Editor’s note: The following remarks were given by Mark L. Wolf, Senior United States District Judge for the District of Massachusetts, in Istanbul, Turkey, on October 30, 2013, at an international symposium on “The Balance Between Freedom in Security in Fighting Terrorism,” organized by the Justice Academy of Turkey.
I commend the Justice Academy of Turkey for organizing this international symposium on “the balance between freedom and security in fighting against terrorism.” In his opening address Dean Hakan Hakeri expressed surprise that, in our conversation last evening, I was aware of the broad definition of terrorism in Turkish law. It should not, however, be surprising that Americans generally are knowledgeable about Turkey and, particularly, that an American judge is familiar with important legal issues in Turkey.
Turkey is a vital friend and ally of the United States. However, issues concerning combating terrorism complicate, if not challenge, our special relationship.
Terrorism is broadly defined in Turkish law.[i] One third of the 38,000 terrorism prosecutions in the world since 9/11 have been in Turkey.[ii] In part because much speech was, until recently, prosecutable as terrorist propaganda,[iii] Turkey has more journalists in jail than any other country in the world.[iv] I understand that earlier in 2013 Turkey revised its anti-terrorism statutes to permit more freedom of expression by making criminal only speech that poses a “clear and an imminent danger to public order.”[v] That is encouraging. However, international experts have reported that controversial cases, such as Sledgehammer and Ergonekon, appear to have involved some fabricated evidence.[vi] And Turkey has more cases in the European Court of Human Rights than any country except Russia.[vii]
Therefore, I am pleased and privileged both to have this opportunity to speak here about the United States’ experience in battling terror, and to learn from the distinguished participants in this symposium from Turkey and 36 other countries.
In the United States it has long been said that a democracy is “a government of laws and not of men.”[viii] However, as United States Attorney General Edward H. Levi, for whom I worked, noted in 1975, “[i]f we are to have a government of laws and not men, then it particularly takes dedicated men and women to accomplish this through their zeal and determination, and also their concern for fairness and impartiality.”[ix]
Protected by two oceans, the United States does not have a history of combating foreign foes or terrorists on its own territory. Its commitment to the rule of law has nevertheless been tested whenever the nation has felt threatened. As I will explain, the historic leaders of the United States now most respected have been dedicated to assuring the humane and fair administration of justice in dangerous times.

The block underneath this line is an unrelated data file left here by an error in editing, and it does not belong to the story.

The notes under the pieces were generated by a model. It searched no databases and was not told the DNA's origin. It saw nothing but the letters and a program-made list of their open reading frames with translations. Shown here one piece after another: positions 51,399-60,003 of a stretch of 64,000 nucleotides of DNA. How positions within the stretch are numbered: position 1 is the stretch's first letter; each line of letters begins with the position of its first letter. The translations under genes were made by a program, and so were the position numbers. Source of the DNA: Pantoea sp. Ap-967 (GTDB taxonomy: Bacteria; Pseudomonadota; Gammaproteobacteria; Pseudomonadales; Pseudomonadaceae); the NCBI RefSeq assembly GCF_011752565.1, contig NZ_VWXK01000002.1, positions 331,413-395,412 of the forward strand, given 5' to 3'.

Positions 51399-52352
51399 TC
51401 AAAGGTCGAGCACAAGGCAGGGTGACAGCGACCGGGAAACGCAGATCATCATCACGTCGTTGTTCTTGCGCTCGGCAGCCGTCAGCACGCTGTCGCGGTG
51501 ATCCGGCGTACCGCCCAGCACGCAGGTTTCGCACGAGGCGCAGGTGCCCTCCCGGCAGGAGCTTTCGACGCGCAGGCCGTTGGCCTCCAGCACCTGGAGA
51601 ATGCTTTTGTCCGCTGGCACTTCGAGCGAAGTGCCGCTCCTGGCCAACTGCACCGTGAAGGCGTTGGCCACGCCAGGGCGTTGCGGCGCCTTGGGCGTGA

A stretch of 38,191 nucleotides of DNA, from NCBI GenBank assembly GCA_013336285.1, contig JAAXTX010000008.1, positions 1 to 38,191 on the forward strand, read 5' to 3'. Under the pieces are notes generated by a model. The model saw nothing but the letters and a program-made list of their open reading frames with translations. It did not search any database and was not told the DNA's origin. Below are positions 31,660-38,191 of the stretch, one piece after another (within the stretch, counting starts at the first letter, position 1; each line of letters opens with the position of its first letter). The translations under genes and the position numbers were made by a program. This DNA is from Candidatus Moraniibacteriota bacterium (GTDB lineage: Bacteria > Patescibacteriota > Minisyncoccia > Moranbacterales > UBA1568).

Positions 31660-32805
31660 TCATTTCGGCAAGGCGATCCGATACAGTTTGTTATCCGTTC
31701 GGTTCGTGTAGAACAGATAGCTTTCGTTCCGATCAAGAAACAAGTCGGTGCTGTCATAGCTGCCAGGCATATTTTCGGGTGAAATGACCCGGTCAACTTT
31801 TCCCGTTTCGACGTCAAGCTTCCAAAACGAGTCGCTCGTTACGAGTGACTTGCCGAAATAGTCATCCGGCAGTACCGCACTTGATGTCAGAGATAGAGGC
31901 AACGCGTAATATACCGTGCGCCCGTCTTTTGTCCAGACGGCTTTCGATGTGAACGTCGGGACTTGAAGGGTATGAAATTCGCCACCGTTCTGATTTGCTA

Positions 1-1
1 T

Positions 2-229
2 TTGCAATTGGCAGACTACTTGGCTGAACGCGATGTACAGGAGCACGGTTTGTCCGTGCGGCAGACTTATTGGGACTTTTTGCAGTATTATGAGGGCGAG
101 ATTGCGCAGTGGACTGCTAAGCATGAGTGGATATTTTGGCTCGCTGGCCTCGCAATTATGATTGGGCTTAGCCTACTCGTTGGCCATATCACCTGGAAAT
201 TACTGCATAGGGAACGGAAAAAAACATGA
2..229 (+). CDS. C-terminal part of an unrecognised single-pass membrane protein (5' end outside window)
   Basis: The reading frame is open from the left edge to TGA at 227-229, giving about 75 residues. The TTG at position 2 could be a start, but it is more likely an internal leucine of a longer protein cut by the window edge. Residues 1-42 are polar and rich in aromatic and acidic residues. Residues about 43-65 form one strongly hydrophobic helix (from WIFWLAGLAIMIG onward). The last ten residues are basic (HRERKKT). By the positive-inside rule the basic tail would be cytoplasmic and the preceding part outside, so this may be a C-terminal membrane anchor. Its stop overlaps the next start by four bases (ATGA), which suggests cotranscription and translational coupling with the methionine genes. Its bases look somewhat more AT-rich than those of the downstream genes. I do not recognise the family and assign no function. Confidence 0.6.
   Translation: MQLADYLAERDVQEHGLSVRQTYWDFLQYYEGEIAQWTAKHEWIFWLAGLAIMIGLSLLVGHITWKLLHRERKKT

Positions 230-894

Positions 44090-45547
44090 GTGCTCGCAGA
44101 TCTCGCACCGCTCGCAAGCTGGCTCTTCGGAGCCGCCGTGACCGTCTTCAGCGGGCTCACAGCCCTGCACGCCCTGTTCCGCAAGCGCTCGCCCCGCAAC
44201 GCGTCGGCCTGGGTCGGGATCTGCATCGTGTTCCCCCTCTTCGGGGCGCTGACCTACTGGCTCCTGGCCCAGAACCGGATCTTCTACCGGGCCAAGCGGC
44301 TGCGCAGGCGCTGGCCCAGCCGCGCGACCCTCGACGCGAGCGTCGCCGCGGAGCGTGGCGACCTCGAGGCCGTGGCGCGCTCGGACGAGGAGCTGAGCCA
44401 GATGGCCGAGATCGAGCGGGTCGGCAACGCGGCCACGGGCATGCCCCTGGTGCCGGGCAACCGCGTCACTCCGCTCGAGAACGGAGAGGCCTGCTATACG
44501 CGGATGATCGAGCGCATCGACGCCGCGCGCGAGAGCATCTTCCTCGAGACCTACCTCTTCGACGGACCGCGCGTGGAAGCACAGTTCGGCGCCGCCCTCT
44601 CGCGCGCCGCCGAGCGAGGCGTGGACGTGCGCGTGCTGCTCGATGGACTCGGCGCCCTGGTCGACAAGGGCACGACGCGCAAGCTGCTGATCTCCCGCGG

The terrorist attacks on September 11, 2001 have challenged the rule of law and civil liberties in the United States, as terrorism does in every democracy. In 2004, I gave a talk at Harvard reflecting on how the United States was responding to that challenge.[x]
I began my talk by discussing my first visit to Turkey. I said:
In 1991, at the request of the American Ambassador, I helped conduct a human rights conference in Turkey for members of the Turkish Parliament. Then, as now, Turkey was an important ally of the United States. However, the Bar of the City of New York had recently issued a report demonstrating that the Turkish government had been: arresting people for “thought crimes,” particularly expressing sympathy for the Kurds; keeping them in incommunicado detention for eighteen days; torturing them; and then bringing them before a judge and a doctor, who each certified that they had not been not tortured.
On the first day, I spoke to the Parliamentarians about the evolution of our First Amendment right to freedom of speech, our Fourth Amendment right to be free of unreasonable searches and seizures, and our Fifth Amendment right to due process. On the second morning at breakfast, the Parliamentarians were very animated. They told me that they had been watching CNN and just seen [a man named] Rodney King being beaten by the Los Angeles police.
I reminded them that I had not said that the United States was distinguished because it is perfect. Rather, I said the United States, like every other country, is imperfect. However, it is distinguished by its commitment to the rule of law. I urged the Parliamentarians to watch what happened because I was confident that they would see that the Rodney King matter would be dealt with seriously and properly in the courts of the United States.[xi]